was intended to be a gentle day. Stan and Pete
were both recovering from nasty infections, Tony was
still recovering from Christmas whilst I was recovering
from a lengthy outing with Margaret yesterday (CCP09).
opted out, explaining that he was still recovering from
miles walked in Rome and had to go away again soon.
However, given that it was such a spectacular
day, that there is still snow on the high hills and
he was feeling so good after the 24 mile BB1005,
we have a sneaky suspicion that he might have thought
this too tame and headed off into the high and white
yonder for greater excitement!
still snow on Helvellyn and Fairfield
day began with the “guess which streets are closed
today?” game in Kendal and it took me two attempts
to find a way through to Stan’s house. It was
first time out this year for both Pete and Tony. We
did wonder if Tony had emigrated as he was last seen
walking out of the Riflemans after our Christmas party
with the remains of our kitty in his pocket. Bless
him, he had brought it with him and what a good job
he had. The car parking fee at Grasmere was a
usurious £6.50 for the day.
Crag to the left, Heron Pike to the right
out of Grasmere provided fine views of Helm Crag and
over to the Helvellyn and Fairfield ranges.
and Fairfield ranges
first target was Lang How. I have only previously
approached this from the south, from which view it is
a fine little peak standing like a small Matterhorn
Today we approached it as if we were gong to Silver
How but branched right to take it directly from the
north-east. This makes if feel a much larger although
less pointed hill.
then meandered along in the general direction of Blea
Rigg until a little voice cried “It’s way past my lunchtime”.
I checked my watch. Tony was right. It
was all of sixty seconds past noon.
Crinkles and Langdales
looked for somewhere to stop, somewhere with a view,
in the sun but out of the cold northerly wind. We
found a superb suntrap with a vista of Windermere
in the distance and overlooking the range from Wetherlam
round to the Langdale Pikes. It was as good a
lunching spot as we have had for many an outing.
philosophical debate ensued. Stan (or was it Pete?)
put forward the argument that you are only ever as happy
as your least happy child. Tony, however, gave
us reasons to be cheerful. He
told us about a telephone call that he received. Believe
this if you will. An eighteen year old girl phoned
him to ask for the use of his body on six occasions.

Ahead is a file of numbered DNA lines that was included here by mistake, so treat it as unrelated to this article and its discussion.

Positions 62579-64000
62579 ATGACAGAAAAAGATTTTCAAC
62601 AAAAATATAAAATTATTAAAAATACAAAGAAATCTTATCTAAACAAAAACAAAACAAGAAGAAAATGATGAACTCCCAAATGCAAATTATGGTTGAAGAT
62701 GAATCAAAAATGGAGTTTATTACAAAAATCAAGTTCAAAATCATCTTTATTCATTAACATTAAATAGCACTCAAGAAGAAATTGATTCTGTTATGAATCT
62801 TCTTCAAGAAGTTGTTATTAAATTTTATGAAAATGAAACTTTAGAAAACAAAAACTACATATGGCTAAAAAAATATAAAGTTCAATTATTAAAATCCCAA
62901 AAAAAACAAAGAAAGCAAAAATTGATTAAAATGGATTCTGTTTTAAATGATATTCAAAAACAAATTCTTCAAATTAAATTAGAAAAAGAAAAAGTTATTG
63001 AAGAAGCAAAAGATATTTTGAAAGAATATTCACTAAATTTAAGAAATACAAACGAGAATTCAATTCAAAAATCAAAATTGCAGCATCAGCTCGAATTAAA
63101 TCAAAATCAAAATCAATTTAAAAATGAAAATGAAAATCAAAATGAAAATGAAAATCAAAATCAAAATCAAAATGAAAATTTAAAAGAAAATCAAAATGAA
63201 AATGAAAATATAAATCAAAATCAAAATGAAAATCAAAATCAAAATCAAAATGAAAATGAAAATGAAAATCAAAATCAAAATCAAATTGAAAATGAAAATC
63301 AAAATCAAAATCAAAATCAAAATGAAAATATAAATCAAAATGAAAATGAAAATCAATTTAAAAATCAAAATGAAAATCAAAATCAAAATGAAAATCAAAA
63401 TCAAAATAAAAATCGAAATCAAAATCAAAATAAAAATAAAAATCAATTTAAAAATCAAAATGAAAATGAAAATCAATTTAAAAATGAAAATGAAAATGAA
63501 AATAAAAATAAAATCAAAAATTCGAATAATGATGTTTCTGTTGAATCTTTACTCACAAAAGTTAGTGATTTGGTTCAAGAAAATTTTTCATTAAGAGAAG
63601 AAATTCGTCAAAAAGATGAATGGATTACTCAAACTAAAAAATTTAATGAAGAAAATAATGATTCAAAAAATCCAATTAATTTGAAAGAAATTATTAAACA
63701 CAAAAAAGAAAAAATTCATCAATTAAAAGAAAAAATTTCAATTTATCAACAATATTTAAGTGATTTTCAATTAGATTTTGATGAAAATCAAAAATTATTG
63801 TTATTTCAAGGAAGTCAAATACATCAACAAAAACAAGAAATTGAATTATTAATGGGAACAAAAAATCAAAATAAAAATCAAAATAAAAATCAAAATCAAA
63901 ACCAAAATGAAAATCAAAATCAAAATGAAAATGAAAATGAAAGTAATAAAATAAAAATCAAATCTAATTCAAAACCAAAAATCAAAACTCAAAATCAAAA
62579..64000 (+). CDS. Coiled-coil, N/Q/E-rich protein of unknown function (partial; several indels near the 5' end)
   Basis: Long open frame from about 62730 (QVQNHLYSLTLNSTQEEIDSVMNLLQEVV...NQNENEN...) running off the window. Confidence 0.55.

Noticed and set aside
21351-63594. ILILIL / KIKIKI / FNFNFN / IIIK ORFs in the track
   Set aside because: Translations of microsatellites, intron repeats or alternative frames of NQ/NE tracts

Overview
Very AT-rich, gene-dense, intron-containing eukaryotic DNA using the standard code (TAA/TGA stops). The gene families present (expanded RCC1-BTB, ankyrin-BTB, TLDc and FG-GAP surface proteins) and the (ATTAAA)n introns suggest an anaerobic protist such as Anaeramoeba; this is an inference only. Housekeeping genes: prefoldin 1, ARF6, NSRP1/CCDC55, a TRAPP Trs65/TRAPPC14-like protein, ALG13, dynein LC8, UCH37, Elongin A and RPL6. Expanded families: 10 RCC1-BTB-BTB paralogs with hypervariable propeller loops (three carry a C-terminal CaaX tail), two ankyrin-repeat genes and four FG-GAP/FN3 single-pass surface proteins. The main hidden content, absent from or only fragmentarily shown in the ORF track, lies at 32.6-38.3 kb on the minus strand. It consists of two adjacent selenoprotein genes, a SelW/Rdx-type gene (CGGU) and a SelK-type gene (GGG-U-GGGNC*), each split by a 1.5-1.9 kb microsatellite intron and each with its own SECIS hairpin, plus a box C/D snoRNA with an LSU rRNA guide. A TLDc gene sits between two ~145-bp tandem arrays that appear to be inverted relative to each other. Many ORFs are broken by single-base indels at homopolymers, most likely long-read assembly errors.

No, she wasn’t eastern European; she was from
Kendal College and she was looking for six volunteers
for six sessions of aromatherapy and reflexology as
part of her course. Guess where he is going tomorrow!
Reasons to be cheerful- one.
Stickle, Pavey Ark and Stickle Tarn
lunch, we continued along the Rigg until
Stickle Tarn came into view.
had pondered carrying on up to Sergeant
Man but didn’t want Tony to be too tired
to make his appointment.
we pioneered a route to the main path that
drops down to Easedale Tarn.
was quite a lot of ice about making progress
tricky at times but not quite bad enough
to warrant putting on the crampons.
tarn left, Easedale Tarn right
the Tarn we came across a group of youths and teachers
(more of the latter than the former) placing square
grills on the ground and counting the different types
of plants to be found.
Tarn with BOOTboy shadows!
many plants here!
down in the valley Tony had two more reasons to be cheerful.
we spotted a King Edward VII letter box. Seemingly
they are very rare so he had his photo taken with it.
Reasons to be cheerful- two.
VII Post Box
we heard this tremendous noise. I thought it was
yet another jet plane flying over but all I could see
moving was an old but renovated BSA Bantam. It
came to a halt in a yard so Tony engaged the owner in
excited biker talk for several minutes. Reasons to be
is little else to report other than Stan admonished
me for talking the road route back to the car rather
than the woods. But it’s shorter!
had been the most superb day weather-wise, giving us
all reasons to be cheerful. By the end, however,
we were all feeling a little jaded and maybe in need
of some aromatherapy and reflexology.
have a word with your young friend, tell her you have
three more volunteers for her and see if she can give
us all even more reasons to be cheerful!
This page describes an adventure of BOOTboys, a loose group of friends of mature
years who enjoy defying the aging process by getting out into the hills as
often as possible!
As most live in South Lakeland, it is no surprise that
our focus is on the Lakeland fells and the Yorkshire Dales.
As for the name, BOOTboys, it does not primarily derive from an
item of footwear but is in memory of Big
Josie, the erstwhile landlady of
the erstwhile Burnmoor Inn at Boot in Eskdale, who enlivened Saint Patrick's Day
1973 and other odd evenings many years ago!
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